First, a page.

When it comes to catching largemouth bass on O.H. Ivie in the summer and breaking down the lake from fishing reports on Omnia Fishing, we consider the seasonal movement of the fish as the water gets much warmer. Bass begin navigating to cooler, deep or shaded areas as Texas moves into summer patterns. Anglers reported finding bass near deep rock piles in the center of the Reservoir, off points and suspended near brush piles that could be located on a graph.  Commonly, bass were found on these structures in 10-20 feet of water.

Gold level ambassador Mike Weddel reported a number of outings on O.H. Ivie with pictures to demonstrate his success finding big bass. He used a number of techniques depending on the structure and depth of the summer bass pattern. Mike found bass suspended on brush piles in 10-20 feet of water during the hottest parts of the summer heat and caught them with a Texas rigged Berkley PowerBait MaxScent 4 inch Creature Hawg in Green Pumpkin. He pitched and flipped this rig into the areas that held deep brush piles. The relative high visibility in the water supports the use of natural color patterns for baits.

  • Species

    Largemouth Bass

  • Season

    Summer

  • Technique

    Texas Rigs (Pitch/Flip)

  • Structure

    Brush Piles

Largemouth bass were good during the hottest part of the day flipping brush in 10-20’ of water.

In a separate outing, Mike suggested using a Carolina rig and targeting rock piles in deep main-lake areas using a 6 inch Zoom Brush Hog in Green Pumpkin.  His favorite Carolina weight is the Woo! Tungsten Carolina Rig Barrel Weight in 3/4 ounce.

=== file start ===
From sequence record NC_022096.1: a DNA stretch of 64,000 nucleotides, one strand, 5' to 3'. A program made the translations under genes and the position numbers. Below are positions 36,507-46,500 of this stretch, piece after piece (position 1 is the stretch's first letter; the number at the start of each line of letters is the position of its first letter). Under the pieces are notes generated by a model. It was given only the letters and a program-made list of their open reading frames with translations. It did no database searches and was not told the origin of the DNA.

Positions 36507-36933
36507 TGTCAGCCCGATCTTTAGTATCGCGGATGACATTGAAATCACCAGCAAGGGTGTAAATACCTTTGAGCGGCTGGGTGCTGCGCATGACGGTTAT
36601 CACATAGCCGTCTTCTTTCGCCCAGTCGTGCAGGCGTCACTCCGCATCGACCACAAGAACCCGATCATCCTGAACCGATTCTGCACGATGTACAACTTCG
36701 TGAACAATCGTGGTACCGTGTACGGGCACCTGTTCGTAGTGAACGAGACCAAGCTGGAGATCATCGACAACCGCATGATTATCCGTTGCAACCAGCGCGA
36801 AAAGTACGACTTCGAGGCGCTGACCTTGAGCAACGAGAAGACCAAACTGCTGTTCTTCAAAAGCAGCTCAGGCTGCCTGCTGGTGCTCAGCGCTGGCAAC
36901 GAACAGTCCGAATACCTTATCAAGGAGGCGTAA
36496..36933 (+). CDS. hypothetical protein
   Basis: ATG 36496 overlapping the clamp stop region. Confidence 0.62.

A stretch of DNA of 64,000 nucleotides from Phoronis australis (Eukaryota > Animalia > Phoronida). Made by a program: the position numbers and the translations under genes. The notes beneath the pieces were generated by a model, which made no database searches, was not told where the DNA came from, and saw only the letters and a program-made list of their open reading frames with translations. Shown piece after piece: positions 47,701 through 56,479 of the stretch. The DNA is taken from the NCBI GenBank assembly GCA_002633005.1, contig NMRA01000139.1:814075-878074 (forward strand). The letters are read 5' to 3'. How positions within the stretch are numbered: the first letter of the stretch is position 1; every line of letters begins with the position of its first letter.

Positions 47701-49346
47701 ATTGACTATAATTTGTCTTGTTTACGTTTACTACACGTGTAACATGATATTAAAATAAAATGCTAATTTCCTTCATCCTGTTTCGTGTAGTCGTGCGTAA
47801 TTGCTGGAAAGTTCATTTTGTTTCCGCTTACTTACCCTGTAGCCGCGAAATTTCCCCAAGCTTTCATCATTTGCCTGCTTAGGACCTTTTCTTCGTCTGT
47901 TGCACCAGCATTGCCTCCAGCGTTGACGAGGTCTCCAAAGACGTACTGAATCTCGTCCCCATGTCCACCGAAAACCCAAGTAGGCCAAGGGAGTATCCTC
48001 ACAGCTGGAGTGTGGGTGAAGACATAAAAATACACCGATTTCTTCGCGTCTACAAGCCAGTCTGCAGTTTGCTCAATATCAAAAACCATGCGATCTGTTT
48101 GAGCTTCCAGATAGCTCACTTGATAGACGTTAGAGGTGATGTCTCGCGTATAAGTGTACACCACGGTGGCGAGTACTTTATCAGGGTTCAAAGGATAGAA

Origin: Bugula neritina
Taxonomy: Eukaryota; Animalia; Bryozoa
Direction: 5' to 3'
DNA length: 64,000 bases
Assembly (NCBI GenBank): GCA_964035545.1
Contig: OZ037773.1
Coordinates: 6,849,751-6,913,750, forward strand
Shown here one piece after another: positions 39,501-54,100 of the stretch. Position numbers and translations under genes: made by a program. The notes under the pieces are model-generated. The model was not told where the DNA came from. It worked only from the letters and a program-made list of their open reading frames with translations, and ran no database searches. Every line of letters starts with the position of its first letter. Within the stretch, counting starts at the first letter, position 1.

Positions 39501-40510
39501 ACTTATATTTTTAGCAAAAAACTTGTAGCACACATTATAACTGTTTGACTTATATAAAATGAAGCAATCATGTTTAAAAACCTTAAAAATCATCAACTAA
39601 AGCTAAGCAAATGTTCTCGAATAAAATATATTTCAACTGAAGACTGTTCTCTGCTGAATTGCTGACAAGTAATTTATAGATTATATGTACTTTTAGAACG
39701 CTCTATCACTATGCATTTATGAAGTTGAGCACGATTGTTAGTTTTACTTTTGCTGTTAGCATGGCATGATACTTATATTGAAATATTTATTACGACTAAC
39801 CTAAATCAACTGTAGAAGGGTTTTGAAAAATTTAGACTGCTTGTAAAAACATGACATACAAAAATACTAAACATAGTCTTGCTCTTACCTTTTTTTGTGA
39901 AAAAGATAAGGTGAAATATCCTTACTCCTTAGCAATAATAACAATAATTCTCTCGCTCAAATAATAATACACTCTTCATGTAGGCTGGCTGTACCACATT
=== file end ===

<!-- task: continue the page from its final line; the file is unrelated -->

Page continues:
• Species

    Largemouth Bass

  • Season

    Summer

  • Technique

    Carolina Rigs

  • Structure

    Rock Pile

Deep diving crankbaits tend to produce lunkers in the main, deep areas of the lake off of points in the summer. Top reported lures for deep diving crankbaits in greater than 13 feet of water include the 6th Sense Cloud 9 C25 Crankbait.  Anglers report a wide range of sizes from 3.5 inches to 3.75 inches and a wide range of colors from Shad Sense to Blue-Truese. The top Omnia Hotbait for deep diving crankbaits was the 3.75 inch 6th Sense C25 in Shad Sense.

  • Species

    Largemouth Bass

  • Season

    Summer

  • Technique

    Crankbaits 13'+

  • Structure

    Points

Local locals have filed several fishing reports on Omnia Fishing’s O.H Ivie Reservoir lake page. A wide range of techniques found success in the summer and other seasons. Bluegill were again reported as the top forage base during the summer and fall.

For more details about fishing O.H. Ivie for largemouth bass in the summer or other seasons you can visit the O.H. Ivie Omnia lake page where you can sort by season and other popular species in the lake:

You can also get more ideas about popular lakes in the area and baits and techniques mentioned in similar lakes by visiting the Texas state page at Omnia Fishing.